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Narvik was built in late Victorian times as the terminal for a new railway to carry Swedish iron-ore to an ice-free port.  This made it a major target for Germans in 1940, and was the scene of heroic resistance by Norwegians and British Navy.  The result was its total destruction and hurried, and rough rebuild. Today is is a pleasant industrial town where yachts are welcome the only dockage outside the commercial harbour is limited to about 1.8 metres draft.
Narvik is amongst the mountains, and has the small glacier in the picture overlooking the main street, as well a perpetual snow on the mountains and the  ski hill with the greatest drop in Norway.

(Double click any picture to see full size, then use the back button on your browser to return here)Narvik

The railway climbs steeply to the Swedish frontier about 20 km to the East, and offers rides to the top with the opportunity bike or walk back down the Rallervangen, a Victorian pack horse trail built to support railway construction.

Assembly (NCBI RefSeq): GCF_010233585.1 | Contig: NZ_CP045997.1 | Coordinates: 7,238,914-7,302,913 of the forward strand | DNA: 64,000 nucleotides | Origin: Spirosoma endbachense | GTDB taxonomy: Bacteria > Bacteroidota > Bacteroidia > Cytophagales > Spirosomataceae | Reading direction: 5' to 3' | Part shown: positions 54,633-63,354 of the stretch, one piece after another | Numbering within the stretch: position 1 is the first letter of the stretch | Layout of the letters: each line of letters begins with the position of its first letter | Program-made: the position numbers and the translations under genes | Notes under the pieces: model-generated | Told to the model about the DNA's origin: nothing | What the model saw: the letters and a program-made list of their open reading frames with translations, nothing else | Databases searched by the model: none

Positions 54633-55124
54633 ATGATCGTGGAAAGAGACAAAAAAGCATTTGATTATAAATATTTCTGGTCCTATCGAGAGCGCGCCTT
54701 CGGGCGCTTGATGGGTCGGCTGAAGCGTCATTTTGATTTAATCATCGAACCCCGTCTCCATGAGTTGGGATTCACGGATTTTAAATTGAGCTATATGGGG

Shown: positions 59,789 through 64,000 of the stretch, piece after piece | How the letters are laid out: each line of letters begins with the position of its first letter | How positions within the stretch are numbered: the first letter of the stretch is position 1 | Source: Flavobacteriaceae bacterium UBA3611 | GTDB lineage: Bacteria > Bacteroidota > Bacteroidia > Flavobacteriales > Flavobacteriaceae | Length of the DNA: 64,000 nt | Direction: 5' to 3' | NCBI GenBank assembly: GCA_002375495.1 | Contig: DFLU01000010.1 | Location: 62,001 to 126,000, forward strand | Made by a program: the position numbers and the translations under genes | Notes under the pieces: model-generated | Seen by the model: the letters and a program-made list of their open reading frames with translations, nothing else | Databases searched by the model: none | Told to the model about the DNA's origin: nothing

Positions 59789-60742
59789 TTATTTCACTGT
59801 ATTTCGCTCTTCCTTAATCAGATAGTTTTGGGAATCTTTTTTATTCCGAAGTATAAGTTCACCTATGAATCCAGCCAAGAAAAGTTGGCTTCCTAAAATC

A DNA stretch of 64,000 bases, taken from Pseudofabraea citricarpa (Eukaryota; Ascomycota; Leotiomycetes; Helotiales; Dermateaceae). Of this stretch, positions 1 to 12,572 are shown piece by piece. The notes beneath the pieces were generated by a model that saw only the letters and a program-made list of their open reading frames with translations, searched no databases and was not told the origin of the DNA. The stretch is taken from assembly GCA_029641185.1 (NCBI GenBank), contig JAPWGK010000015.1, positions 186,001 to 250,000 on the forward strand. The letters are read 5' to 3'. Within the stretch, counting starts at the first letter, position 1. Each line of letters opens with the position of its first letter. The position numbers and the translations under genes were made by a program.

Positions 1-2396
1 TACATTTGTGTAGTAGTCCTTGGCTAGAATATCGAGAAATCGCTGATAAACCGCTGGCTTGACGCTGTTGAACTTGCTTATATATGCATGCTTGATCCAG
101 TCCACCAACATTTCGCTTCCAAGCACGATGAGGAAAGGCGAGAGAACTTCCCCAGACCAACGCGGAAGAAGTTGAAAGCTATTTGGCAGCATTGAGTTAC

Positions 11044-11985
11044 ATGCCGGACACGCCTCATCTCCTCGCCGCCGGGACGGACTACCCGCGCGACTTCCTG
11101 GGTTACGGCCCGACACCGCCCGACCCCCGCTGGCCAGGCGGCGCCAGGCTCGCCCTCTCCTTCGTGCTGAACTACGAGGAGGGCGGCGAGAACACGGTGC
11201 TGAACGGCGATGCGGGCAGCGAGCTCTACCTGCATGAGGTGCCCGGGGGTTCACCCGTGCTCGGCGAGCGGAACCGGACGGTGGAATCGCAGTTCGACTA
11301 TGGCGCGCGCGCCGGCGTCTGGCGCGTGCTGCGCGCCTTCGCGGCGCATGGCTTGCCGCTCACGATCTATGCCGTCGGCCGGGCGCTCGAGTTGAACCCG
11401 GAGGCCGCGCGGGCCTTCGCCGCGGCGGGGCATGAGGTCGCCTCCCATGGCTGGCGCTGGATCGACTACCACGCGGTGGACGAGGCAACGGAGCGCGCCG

We made the trip one day, starting on the rocky plateau near the frontier, which is sprinkled with cottages, and winds its way down through a spectacular valley and across creeks, to a good spot for a train back to Narvik.
We went up another day for a kike in the Swedish mouintains.
The Rombukstotten, known locally at "the Matterhorn" looks over the town, and it accessible by a stiff hike. 

We met this intrepid mountain biker on the lower trail, but we found walking it hard enough.
From the 1230 m top, there good views over the town, and also of Rombuksfjord, and the access road to Narvik from Sweden.
We were not in Narvik in the winter, so we used only the bicycle parking.
Notice that the left hand sign is for kicksled parking, which presumably replaces bicycles when the roads are snow coverd.

Rombukstotten is poking over the horizon above the sign.
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